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# Keyframe Interpolation in Adobe After Effects CS4

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## Specifying Spatial Interpolation in the Motion Path

In Chapter 7, “Properties and Keyframes,” you learned that you can change the spatial positioning of each keyframe by dragging it directly into a Composition or Layer panel. This section focuses on using spatial interpolation to change the course of the motion path from one keyframe to the next.

#### To move a position keyframe:

1. Select a layer with an animated property to reveal its motion path in a Composition or Layer panel.
2. Position and effect-point paths appear in the Composition panel (Figure 9.22); anchor-point paths appear in the Layer panel.

3. Using the selection tool, drag a keyframe to a new position (Figure 9.23).
4. In a motion path, a selected spatial keyframe appears as small solid box, or handle; a deselected keyframe appears as an outlined box.

#### To toggle between auto Bézier and linear interpolation:

1. Select a layer with an animated property to reveal its motion path in a Composition or Layer panel.
2. Position and effect-point paths appear in the Composition panel (Figure 9.24); anchor-point paths appear in the Layer panel.

3. In the Tools panel, select the Pen tool (Figure 9.25).
4. In the motion path, click a keyframe icon to convert it.
5. The Pen tool becomes the Convert Vertex tool when you position it over a keyframe. A keyframe using linear interpolation is converted to auto Bézier, with two equal control handles (motion path tangents) extending from the keyframe. Any Bézier-type keyframe is converted to linear, with no direction handles (Figure 9.26).

6. In the Tools panel, choose the Selection tool .
7. Once you convert a keyframe, adjust it with the Selection tool. Clicking it without changing tools converts it back.

#### To convert auto Bézier to continuous Bézier:

1. Select a layer with an animated property to reveal its motion path in a Composition or Layer panel.
2. Using the Selection tool, drag one tangent of an auto Bézier keyframe so that it’s shorter or longer than the other (Figure 9.27).
3. Both of the keyframe’s tangents form a continuous line, but they influence the path by different amounts.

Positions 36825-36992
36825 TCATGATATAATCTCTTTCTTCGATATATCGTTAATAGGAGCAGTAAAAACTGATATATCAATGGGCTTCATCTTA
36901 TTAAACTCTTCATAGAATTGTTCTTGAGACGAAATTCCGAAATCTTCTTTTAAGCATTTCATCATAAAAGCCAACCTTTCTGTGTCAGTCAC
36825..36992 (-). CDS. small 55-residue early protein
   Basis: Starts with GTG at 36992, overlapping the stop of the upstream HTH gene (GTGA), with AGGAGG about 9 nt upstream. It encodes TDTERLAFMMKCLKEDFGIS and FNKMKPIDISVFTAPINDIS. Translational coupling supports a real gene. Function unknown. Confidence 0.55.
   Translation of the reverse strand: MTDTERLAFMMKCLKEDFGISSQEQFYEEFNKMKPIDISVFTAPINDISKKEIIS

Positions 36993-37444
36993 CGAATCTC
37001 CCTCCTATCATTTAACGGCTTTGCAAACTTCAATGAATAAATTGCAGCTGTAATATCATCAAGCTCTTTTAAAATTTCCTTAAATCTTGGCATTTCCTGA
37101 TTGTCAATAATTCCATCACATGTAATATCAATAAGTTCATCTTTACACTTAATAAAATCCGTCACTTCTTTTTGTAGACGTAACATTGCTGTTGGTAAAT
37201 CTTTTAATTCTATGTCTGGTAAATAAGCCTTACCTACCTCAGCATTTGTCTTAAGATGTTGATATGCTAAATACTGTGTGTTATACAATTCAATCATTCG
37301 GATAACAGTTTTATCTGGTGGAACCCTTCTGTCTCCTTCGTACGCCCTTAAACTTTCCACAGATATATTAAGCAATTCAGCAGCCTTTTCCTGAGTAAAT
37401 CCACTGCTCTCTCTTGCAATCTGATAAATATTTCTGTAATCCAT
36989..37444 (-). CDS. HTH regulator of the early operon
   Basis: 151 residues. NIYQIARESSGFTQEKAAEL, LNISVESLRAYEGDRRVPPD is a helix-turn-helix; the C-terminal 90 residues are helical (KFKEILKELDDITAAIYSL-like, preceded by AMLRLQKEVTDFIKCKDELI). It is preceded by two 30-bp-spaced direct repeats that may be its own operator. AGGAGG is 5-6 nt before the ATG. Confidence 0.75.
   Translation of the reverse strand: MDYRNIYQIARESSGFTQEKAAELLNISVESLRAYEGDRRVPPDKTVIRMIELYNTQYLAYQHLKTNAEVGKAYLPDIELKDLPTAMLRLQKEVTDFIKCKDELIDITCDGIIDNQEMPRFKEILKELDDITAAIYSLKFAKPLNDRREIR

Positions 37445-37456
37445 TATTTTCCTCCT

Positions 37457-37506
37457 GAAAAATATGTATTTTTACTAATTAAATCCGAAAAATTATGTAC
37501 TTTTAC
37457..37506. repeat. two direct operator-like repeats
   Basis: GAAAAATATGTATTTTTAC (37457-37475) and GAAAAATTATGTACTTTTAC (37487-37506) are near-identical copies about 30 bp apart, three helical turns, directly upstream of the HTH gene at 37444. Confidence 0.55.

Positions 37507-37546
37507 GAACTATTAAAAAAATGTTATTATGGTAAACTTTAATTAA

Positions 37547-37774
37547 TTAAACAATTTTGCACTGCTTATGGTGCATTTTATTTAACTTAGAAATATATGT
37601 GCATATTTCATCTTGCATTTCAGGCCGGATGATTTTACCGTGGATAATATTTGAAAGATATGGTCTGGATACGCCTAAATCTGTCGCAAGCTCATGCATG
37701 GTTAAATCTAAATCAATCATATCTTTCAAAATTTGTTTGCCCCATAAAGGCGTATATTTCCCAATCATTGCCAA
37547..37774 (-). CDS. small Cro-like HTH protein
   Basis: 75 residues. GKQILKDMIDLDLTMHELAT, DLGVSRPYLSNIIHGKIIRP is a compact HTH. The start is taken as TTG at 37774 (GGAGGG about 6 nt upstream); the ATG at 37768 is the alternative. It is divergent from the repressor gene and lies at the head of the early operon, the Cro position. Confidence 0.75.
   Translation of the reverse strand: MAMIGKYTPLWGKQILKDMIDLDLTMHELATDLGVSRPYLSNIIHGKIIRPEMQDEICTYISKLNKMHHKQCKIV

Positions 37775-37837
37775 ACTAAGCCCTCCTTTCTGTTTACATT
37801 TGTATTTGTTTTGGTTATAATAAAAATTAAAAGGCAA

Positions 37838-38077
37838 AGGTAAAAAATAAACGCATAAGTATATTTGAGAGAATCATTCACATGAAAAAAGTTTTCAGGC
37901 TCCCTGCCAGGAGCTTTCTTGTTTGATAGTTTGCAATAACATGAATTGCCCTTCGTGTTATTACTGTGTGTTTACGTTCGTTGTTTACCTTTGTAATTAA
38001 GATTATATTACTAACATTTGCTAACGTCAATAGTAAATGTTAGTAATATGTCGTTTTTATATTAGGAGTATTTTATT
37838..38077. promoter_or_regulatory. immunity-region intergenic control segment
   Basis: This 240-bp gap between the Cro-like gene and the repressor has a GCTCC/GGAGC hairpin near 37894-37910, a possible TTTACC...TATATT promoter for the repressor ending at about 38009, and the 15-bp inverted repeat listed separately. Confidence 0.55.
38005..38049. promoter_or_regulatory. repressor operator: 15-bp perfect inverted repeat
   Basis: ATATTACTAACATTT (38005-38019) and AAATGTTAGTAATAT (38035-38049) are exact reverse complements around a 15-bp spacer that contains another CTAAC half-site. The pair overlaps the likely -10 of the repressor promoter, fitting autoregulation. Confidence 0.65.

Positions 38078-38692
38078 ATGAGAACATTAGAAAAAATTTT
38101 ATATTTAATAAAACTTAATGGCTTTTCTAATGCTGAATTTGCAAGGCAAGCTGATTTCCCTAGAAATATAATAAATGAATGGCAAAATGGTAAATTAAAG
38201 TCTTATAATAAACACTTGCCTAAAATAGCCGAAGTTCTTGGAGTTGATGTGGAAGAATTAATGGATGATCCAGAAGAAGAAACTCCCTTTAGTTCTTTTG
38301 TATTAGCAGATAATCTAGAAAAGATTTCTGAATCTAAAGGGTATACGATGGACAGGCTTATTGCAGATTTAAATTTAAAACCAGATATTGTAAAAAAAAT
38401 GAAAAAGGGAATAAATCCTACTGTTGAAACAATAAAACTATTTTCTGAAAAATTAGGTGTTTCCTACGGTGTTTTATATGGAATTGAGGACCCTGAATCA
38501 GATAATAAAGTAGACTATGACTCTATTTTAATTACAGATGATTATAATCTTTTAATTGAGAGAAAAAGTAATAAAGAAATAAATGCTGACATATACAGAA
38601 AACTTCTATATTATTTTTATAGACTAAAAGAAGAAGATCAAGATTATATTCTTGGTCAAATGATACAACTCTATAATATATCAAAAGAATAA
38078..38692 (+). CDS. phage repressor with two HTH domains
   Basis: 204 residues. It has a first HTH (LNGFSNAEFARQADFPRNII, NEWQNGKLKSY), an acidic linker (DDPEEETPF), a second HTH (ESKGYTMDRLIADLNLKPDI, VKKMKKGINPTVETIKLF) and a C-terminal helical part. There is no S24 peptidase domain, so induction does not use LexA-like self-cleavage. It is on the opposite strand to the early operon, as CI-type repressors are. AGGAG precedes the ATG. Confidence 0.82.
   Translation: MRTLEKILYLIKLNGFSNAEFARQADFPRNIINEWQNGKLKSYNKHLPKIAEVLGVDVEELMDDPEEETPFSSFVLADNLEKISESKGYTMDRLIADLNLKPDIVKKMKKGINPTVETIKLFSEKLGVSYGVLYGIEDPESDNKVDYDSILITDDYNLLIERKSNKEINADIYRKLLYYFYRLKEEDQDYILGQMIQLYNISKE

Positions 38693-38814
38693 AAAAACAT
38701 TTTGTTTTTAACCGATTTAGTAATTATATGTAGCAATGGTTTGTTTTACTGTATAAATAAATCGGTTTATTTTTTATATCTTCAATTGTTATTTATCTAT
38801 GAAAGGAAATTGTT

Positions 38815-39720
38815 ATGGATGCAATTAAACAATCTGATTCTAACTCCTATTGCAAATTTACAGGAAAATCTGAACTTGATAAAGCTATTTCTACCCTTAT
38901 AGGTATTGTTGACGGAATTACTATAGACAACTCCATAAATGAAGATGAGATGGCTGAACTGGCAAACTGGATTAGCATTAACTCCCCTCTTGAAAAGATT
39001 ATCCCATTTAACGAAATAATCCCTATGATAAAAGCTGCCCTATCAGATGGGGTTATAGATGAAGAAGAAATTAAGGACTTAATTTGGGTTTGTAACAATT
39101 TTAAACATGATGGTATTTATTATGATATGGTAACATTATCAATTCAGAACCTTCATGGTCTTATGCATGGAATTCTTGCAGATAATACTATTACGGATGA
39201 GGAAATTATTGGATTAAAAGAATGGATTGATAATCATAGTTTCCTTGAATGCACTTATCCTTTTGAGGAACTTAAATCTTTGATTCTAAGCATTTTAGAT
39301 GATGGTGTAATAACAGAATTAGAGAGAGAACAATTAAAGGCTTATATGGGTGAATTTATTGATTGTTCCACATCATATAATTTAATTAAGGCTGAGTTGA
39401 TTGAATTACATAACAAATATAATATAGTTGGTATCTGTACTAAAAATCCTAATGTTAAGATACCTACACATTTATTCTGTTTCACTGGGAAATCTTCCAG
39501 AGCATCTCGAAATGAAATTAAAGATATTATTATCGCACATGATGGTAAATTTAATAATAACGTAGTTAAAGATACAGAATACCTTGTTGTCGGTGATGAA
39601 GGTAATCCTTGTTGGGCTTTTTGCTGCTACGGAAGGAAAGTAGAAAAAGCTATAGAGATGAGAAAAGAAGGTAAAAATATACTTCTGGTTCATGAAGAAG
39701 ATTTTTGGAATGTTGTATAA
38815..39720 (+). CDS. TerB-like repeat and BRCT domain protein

#### To convert continuous Bézier to Bézier, and vice versa:

1. Select a layer with an animated property to reveal its motion path in a Composition or Layer panel.
2. Select one or more keyframes in the motion path (Figure 9.28).
3. The selected keyframe’s motion path tangents (control handles) become visible.

4. In the Tools panel, select the Pen tool (Figure 9.29).
5. In the motion path, drag a direction handle (Figure 9.30).
6. The Pen tool becomes the Convert Vertex tool when you position it over a motion path tangent, also called a direction handle. Dragging a direction handle of a Bézier keyframe converts it to continuous Bézier with two related tangents; dragging a tangent of a continuous Bézier keyframe splits the two tangents, converting it to Bézier.

7. In the Tools panel, choose the Selection tool .
8. Once you convert a keyframe, adjust its direction handles with the Selection tool. Otherwise, you’ll convert it back.

#### To toggle between the Selection tool and a Pen tool:

1. Position the mouse pointer over a motion path in a Comp or Layer panel, and do either of the following (Figure 9.31):
• To toggle the current Pen tool to the Selection tool, press and hold Command (Ctrl).
• To toggle the Selection tool to the Pen tool currently visible in the Tools panel, press and hold Command-Option (Ctrl-Alt).
2. Release the keyboard modifier to continue using the currently selected tool.